As reported by the Westchester County Business Journal, March 25, 2008.
State Seeks Big Stem Cell Meeting
Pitch Comes in Wake of UConn Cartilage Advance
Filed under the category of “be careful what you wish for,”
Connecticut legislators hope to free up funding to host an
international convention for scientists and policymakers on the
topic of embryonic stem cell research.
The science has drawn fire for scientists’ use of frozen human embryos to obtain stem cells, and on fears their work could lead to human cloning.
In 2005, Connecticut passed a resolution to spend $100 million on stem cell research over a 10-year span, and the state is beginning to see early fruit from $4 million spent to date.
In January, University of Connecticut researches used embryonic stem cells to create cartilage tissue, a process that might offer a way to cure degenerative joint conditions.
And Science magazine cited Yale University researcher Haifan Lin for making one of the top 10 stem cell discoveries of 2006. Lin divined how a certain class of stem cells divide, a possible step for building research stocks without using embryos.
The Connecticut General Assembly’s commerce committee also hopes to pick up the tab for local biotechnology representatives to attend the BIO International Convention, scheduled to be held this summer in San Diego and the following year in Atlanta.
More than 22,000 people attended BIO International 2007 in Boston. Companies featured at the Connecticut pavilion included Aptuit Inc. of Greenwich; Cara Therapeutics of Shelton; and Mannkind Pharmaceuticals, which has a laboratory in Danbury.
The sponsoring Biotechnology Industry Organization prepared for thousands of protesters, in keeping with its experience at previous conventions, but less than 200 turned out and police did not make any arrests.
A stem-cell convention would have the added benefit of generating business for a Connecticut conference venue, perhaps the adolescent Connecticut Convention Center.
Symposiums addressing the narrow topic of stem-cell research have proven much smaller than the BIO International confabs. Wisconsin holds its third-annual stem-cell confab next month, expecting more than 1,000 participants; Michigan follows suit in May with its first such conference.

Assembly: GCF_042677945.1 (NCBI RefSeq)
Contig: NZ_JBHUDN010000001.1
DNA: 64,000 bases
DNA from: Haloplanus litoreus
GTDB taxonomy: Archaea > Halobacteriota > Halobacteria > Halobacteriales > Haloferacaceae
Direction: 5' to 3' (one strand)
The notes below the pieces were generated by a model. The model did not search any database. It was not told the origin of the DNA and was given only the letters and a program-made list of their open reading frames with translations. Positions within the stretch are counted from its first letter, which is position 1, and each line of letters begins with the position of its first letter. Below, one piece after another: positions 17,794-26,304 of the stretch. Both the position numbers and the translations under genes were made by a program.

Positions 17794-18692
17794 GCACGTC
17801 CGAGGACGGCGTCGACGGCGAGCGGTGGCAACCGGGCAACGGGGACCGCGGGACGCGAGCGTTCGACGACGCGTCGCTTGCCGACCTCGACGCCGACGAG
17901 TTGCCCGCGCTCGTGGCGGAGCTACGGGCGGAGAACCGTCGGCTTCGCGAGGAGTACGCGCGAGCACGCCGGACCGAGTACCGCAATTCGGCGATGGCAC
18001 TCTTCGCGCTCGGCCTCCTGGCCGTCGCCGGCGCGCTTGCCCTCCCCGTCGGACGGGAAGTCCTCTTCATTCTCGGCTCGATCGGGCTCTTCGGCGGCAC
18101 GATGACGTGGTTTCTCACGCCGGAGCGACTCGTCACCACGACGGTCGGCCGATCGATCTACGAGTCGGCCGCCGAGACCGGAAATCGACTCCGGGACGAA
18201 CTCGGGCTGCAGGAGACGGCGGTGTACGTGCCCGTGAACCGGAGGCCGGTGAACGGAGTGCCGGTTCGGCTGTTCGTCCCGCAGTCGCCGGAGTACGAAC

In 2006, a year after its launch, the New York Stem Cell Foundation opened a lab in New York City to serve as a “safe haven” soscientists from throughout the east can conduct research. The group noted new Gov. David Paterson has been a vocal proponent of the science, establishing the Empire State Stem Cell Board to support and promote the state’s work.
By hosting a convention, Connecticut would be able to show off its own facilities to potential investors and developers. In a separate bill sparked by an overseas trip, legislators want to add $8 million to the state’s bioscience facilities fund, after touring a stem-cell research facility in New Castle, England.
“One of the things that particularly impressed the delegation was an in-vitro fertilization clinic in New Castle that was connected directly to university stem-cell research laboratories,” said Paul Pescatello, president of Connecticut United for Research Excellence (CURE). “Both the clinic and the labs were built according to good manufacturing principles. It’s a federal term meaning that stem cell lines created in such facilities when ready can be used directly in human trials. This saves time, avoiding the need to recreate stem cell lines. It would allow the fruits of Connecticut stem cell research to become treatments and cures sooner.”